Skeletal data provide the most direct evidence of the health status and disease burden of past populations. The amount of trauma a population was subject to can be studied in the number and distribution of fractures and Schmorl's nodes, both of which are readily studied in dry bone. Much less easy to assess are the acute, infectious diseases from which many of the population probably died such as cholera, typhus, bubonic plague and influenza, as these either kill or are resolved before changes to the bones develop. Diseases that show up on the bones are generally chronic, such as tuberculosis, leprosy, syphilis and bone infections. Unfortunately, the responses that a bone can make to a disease stimulus are limited and so different diseases may produce similar bony pictures. In addition, many of the techniques that aid diagnosis in modern medicine, such as blood tests, are unavailable when dealing with dry bone, and so diagnoses can rarely be precise or unequivocal.
Analysis of the type and distribution of fractures within and between populations may elucidate aspects of lifestyle. It should be noted that fractures suffered at or close to death may be difficult or impossible to distinguish from post-mortem breaks. Evidence of partial (greenstick) fractures sustained during childhood may be completely remodelled and undetectable if the individual survived to adulthood.
Seventeen individuals suffered at least one fracture, twelve being male and all being adult. Twenty percent (12/60) of males and nine percent (4/46) of females displayed at least one fracture, although this figure is probably an underestimate as many skeletons were incomplete. Males were three times more likely to be affected than females.
Three individuals, all males, suffered fractures of more than one 'region' (fracture of the tibia is often associated with that of the fibula, the lower leg thus being scored as one region). The ribs, left tibia and fibula and left clavicle were fractured in SK 211, the right clavicle and a rib in SK 255 and the right radius, left second metatarsal head and right third metacarpal shaft in SK 259.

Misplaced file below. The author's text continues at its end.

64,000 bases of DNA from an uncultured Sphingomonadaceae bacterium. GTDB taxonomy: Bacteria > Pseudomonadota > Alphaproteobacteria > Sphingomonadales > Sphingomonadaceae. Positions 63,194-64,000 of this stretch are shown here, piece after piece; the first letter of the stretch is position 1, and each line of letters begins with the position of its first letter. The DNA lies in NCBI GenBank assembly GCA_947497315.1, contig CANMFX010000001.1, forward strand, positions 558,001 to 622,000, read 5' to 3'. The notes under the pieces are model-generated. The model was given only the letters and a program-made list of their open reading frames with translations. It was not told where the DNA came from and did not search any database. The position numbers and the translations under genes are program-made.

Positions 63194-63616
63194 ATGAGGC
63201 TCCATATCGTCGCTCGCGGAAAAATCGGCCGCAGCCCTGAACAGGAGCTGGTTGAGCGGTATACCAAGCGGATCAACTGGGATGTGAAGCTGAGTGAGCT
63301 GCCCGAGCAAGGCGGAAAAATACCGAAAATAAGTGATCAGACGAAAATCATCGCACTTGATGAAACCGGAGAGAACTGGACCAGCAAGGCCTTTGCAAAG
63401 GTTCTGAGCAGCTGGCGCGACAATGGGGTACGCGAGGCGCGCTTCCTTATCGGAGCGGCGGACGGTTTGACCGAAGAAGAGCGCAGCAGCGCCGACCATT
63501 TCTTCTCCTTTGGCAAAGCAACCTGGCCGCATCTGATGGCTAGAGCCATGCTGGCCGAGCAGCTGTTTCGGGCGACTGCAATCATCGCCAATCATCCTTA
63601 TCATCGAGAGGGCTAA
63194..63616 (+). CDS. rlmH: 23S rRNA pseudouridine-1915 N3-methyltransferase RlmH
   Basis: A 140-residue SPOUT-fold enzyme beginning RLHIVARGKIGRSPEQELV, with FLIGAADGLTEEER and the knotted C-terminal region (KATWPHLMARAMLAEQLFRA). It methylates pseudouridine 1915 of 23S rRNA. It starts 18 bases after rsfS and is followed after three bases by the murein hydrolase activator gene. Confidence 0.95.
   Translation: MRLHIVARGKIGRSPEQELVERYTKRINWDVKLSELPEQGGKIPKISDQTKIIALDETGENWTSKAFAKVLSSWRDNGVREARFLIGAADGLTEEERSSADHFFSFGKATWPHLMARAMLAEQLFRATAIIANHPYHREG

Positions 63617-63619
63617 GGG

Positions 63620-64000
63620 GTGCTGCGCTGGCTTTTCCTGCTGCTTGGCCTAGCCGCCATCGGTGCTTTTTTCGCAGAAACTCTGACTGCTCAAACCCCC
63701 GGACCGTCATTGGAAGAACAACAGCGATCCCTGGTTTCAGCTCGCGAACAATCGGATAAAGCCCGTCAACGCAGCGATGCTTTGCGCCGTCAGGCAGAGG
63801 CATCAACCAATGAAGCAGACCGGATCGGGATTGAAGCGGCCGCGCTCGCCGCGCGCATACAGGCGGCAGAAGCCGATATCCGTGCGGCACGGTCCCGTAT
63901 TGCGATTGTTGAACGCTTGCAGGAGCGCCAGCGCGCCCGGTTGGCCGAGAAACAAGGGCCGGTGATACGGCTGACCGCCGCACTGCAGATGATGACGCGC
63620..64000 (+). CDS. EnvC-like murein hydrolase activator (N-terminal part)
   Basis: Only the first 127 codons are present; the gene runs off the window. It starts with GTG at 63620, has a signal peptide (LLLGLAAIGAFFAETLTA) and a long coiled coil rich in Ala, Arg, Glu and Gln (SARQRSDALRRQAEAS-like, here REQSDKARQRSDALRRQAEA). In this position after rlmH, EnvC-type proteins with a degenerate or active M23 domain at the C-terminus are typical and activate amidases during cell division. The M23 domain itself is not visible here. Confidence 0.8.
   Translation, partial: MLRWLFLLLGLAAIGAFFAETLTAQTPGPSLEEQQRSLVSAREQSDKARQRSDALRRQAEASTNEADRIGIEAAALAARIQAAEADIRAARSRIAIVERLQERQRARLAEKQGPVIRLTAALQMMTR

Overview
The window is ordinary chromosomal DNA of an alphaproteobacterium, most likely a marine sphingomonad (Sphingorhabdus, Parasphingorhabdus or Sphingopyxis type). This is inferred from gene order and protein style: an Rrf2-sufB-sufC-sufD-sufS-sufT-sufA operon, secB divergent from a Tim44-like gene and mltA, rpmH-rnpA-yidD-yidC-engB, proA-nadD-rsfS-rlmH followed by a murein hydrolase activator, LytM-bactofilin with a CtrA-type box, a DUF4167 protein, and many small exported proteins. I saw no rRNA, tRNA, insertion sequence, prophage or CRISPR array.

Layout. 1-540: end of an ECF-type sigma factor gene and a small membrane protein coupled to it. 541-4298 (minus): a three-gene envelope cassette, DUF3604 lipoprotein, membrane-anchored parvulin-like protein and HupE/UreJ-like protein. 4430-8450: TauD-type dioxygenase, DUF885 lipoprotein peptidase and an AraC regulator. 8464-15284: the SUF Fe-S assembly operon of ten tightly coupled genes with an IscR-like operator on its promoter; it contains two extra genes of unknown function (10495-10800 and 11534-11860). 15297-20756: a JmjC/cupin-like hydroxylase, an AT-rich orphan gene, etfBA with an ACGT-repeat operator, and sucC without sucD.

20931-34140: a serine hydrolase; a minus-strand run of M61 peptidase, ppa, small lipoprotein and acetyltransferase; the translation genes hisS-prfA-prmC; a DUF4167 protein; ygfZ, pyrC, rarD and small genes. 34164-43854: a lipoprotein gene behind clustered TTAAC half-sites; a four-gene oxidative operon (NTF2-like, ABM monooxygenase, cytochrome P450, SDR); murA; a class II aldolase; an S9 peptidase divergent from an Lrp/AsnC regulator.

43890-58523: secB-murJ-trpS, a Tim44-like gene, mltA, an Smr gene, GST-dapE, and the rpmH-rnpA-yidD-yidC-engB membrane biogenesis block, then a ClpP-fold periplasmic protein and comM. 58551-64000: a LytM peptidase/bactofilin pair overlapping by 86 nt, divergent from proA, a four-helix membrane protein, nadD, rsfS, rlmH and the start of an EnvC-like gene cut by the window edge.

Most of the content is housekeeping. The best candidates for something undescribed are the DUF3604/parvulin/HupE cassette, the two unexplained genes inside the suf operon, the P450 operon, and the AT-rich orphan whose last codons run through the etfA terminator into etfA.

Additional long bone shaft fractures include those of the tibia and/or fibula (SK 223, male, possible leper, Tibia 67), ulna (SK 234, female) , rib (SK 239, male, associated with a number of other injuries), distal fibula (SK 252), adult of indeterminate sex, ununited fracture), phalanges of the foot (SK 262, female) and two distal radii (Colles' fracture, usually seen in post-menopausal women and often being caused by a fall onto the outstretched hand; Wiles 1960).
At least three fractures of the articular surface were noted. One male (SK 221) displayed a fracture of the proximal facet of the first metacarpal possibly caused by a blow or falling onto the clenched fist. One Colles fracture of the radius involved the distal articular surface and was associated with secondary degenerative changes at this joint. The shaft fracture of Tibia 67 (see data) was associated with a hair-line fracture of the distal articular surface.
Most fractures had healed soundly and in good alignment. However, a small number of possible ununited fractures was noted. The distal tip of the fibula of SK 252 was separate from the shaft, the two parts fitting neatly together, although slight movement between elements was indicated by slight eburnation of the fractured surfaces. Re-union may have been prevented by the inhibiting effects of joint fluid (Hutchison pers. comm.). However, the bone is very neatly and cleanly separated on a horizontal plane, unusual for a fracture, and the diagnosis remains uncertain. An alternative explanation may be of an unusual accessory, unfused epiphysis.
A tentative diagnosis of avulsion fracture with non-union was made in two further cases. The tuberosity of the left fifth metatarsal of SK 258 (middle aged female) and the right navicular tuberosity of SK 259 (old adult male) were missing, the affected areas being flat and pitted. Avulsion injuries to these bones are caused by forcible inversion and eversion of the foot respectively (Wiles 1960), although avulsion of the navicular tuberosity is uncommon in modern practice. Similar lesions of the fifth metatarsal were seen at Whithorn (Cardy 1997a), and similar lesions of the navicular at both Cirencester (Wells 1982, 188) and Whithorn (Cardy 1997a). These bones have not been included in the fracture frequencies quoted above.